June 7, 2017: Behavior Research Methods
https://www.readbyqxmd.com/read/28589305/discriminating-ability-of-abbreviated-impactor-measurement-approach-aim-to-detect-changes-in-mass-median-aerodynamic-diameter-mmad-of-an-albuterol-salbutamol-pmdi-aerosol
#15
J David Christopher, Rajni B Patel, Jolyon P Mitchell, Terrence P Tougas, Adrian P Goodey, Jorge Quiroz, Patrik U Andersson, Svetlana Lyapustina
This article reports on results from a two-lab, multiple impactor experiment evaluating the abbreviated impactor measurement (AIM) concept, conducted by the Cascade Impaction Working Group of the International Pharmaceutical Aerosol Consortium on Regulation and Science (IPAC-RS). The goal of this experiment was to expand understanding of the performance of an AIM-type apparatus based on the Andersen eight-stage non-viable cascade impactor (ACI) for the assessment of inhalation aerosols and sprays, compared with the full-resolution version of that impactor described in the pharmacopeial compendia...
June 6, 2017: AAPS PharmSciTech
https://www.readbyqxmd.com/read/28588568/food-safety-in-the-age-of-next-generation-sequencing-bioinformatics-and-open-data-access
#16
REVIEW
Eduardo N Taboada, Morag R Graham, João A Carriço, Gary Van Domselaar
Public health labs and food regulatory agencies globally are embracing whole genome sequencing (WGS) as a revolutionary new method that is positioned to replace numerous existing diagnostic and microbial typing technologies with a single new target: the microbial draft genome. The ability to cheaply generate large amounts of microbial genome sequence data, combined with emerging policies of food regulatory and public health institutions making their microbial sequences increasingly available and public, has served to open up the field to the general scientific community...
2017: Frontiers in Microbiology
https://www.readbyqxmd.com/read/28577501/advances-in-developing-rapid-reliable-and-portable-detection-systems-for-alcohol
#17
REVIEW
Phurpa Dema Thungon, Ankana Kakoti, Lightson Ngashangva, Pranab Goswami
Development of portable, reliable, sensitive, simple, and inexpensive detection system for alcohol has been an instinctive demand not only in traditional brewing, pharmaceutical, food and clinical industries but also in rapidly growing alcohol based fuel industries. Highly sensitive, selective, and reliable alcohol detections are currently amenable typically through the sophisticated instrument based analyses confined mostly to the state-of-art analytical laboratory facilities. With the growing demand of rapid and reliable alcohol detection systems, an all-round attempt has been made over the past decade encompassing various disciplines from basic and engineering sciences...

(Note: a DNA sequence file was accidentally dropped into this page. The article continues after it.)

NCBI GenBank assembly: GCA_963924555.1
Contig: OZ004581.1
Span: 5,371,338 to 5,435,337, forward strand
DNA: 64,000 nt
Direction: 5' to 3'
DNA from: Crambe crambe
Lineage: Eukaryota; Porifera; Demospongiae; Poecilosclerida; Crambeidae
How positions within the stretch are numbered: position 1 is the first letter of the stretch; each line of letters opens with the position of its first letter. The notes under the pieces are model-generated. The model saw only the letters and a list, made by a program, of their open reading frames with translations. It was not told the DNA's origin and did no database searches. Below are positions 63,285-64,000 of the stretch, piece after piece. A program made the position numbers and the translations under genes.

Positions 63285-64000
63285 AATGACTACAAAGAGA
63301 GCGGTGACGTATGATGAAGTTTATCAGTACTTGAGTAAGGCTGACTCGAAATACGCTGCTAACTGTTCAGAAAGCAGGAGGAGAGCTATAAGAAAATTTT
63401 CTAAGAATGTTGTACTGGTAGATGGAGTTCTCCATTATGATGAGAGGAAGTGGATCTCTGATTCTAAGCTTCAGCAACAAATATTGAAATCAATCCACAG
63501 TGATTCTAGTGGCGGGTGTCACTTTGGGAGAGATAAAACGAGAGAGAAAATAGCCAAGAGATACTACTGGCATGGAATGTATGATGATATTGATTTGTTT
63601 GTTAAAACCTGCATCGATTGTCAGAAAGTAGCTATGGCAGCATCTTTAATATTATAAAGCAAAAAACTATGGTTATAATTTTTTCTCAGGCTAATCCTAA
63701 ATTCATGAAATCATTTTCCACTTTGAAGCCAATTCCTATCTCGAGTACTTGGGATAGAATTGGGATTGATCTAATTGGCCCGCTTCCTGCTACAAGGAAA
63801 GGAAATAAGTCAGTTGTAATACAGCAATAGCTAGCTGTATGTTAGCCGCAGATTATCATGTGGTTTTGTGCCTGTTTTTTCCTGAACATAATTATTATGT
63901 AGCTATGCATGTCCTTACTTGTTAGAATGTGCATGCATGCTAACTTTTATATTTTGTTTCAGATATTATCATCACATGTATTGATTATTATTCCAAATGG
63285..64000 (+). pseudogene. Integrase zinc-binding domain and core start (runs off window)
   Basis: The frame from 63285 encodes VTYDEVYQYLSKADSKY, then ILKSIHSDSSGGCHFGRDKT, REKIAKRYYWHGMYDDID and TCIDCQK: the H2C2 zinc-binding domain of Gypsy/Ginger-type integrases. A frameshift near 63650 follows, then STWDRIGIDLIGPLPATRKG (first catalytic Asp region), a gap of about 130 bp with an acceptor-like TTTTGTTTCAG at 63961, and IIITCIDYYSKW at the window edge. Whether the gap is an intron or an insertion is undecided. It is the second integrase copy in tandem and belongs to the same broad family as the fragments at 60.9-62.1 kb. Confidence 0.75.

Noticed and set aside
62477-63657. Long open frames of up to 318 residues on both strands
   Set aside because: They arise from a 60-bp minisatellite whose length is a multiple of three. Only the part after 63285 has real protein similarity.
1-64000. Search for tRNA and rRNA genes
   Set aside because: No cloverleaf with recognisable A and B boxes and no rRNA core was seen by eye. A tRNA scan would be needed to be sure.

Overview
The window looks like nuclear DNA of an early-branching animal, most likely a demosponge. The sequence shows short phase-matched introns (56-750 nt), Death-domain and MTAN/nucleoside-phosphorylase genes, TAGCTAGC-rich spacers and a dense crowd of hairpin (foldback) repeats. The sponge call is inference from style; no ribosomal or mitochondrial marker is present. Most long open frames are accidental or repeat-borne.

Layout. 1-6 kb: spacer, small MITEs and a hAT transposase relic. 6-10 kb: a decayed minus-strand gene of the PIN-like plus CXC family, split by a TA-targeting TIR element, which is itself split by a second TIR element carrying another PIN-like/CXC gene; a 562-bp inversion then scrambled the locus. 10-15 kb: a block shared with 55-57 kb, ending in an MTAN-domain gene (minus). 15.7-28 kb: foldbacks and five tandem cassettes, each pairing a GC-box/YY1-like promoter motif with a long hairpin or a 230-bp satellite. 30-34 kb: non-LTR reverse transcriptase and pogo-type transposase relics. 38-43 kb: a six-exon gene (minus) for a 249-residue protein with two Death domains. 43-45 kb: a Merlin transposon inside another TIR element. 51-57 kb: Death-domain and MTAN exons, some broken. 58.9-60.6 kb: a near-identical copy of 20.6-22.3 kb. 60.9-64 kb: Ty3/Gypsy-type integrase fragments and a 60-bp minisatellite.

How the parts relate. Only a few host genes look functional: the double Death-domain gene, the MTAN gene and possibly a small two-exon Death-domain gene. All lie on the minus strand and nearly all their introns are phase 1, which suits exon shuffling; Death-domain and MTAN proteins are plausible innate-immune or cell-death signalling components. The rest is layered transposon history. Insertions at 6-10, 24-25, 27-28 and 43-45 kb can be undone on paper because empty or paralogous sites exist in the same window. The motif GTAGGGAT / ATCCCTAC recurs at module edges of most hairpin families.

May 25, 2017: Biosensors & Bioelectronics
https://www.readbyqxmd.com/read/28575708/education-of-student-nurses-a-systematic-literature-review
#18
REVIEW
Kathrine Håland Jeppesen, Sytter Christiansen, Kirsten Frederiksen
OBJECTIVE: The aim of this review was to explore the literature on the connection between teaching strategies and nursing students' learning to clarify which teaching strategies provide optimal learning experiences and outcomes. DATA SOURCES: Sources dating from January 2000 to November 2016 were systematically searched in PubMed, Cinahl, Scopus, Web of Science, ProQuest. METHODS: A systematic literature review was conducted that included quantitative and qualitative studies...
August 2017: Nurse Education Today
https://www.readbyqxmd.com/read/28572181/how-do-you-like-your-science-wet-or-dry-how-two-lab-experiences-influence-student-understanding-of-science-concepts-and-perceptions-of-authentic-scientific-practice
#19
Maureen Munn, Randy Knuth, Katie Van Horne, Andrew W Shouse, Sheldon Levias
This study examines how two kinds of authentic research experiences related to smoking behavior-genotyping human DNA (wet lab) and using a database to test hypotheses about factors that affect smoking behavior (dry lab)-influence students' perceptions and understanding of scientific research and related science concepts. The study used pre and post surveys and a focus group protocol to compare students who conducted the research experiences in one of two sequences: genotyping before database and database before genotyping...
2017: CBE Life Sciences Education
https://www.readbyqxmd.com/read/28559236/an-interview-with-hiroshi-hamada
#20
Katherine Brown
Hiroshi Hamada is the Director of the RIKEN Center for Developmental Biology (CDB) in Kobe, Japan. His lab focusses on the establishment of left-right asymmetry in the mouse embryo, and the role of cilia in the symmetry-breaking event. Hiroshi's work has been recognised by various awards, including the Keio Medical Science Prize in 2014, and election as an EMBO Associate Member in 2016. We met with Hiroshi on a recent visit to the CDB, to talk about his career and current interests, and the prospects for developmental biology in Japan...
June 1, 2017: Development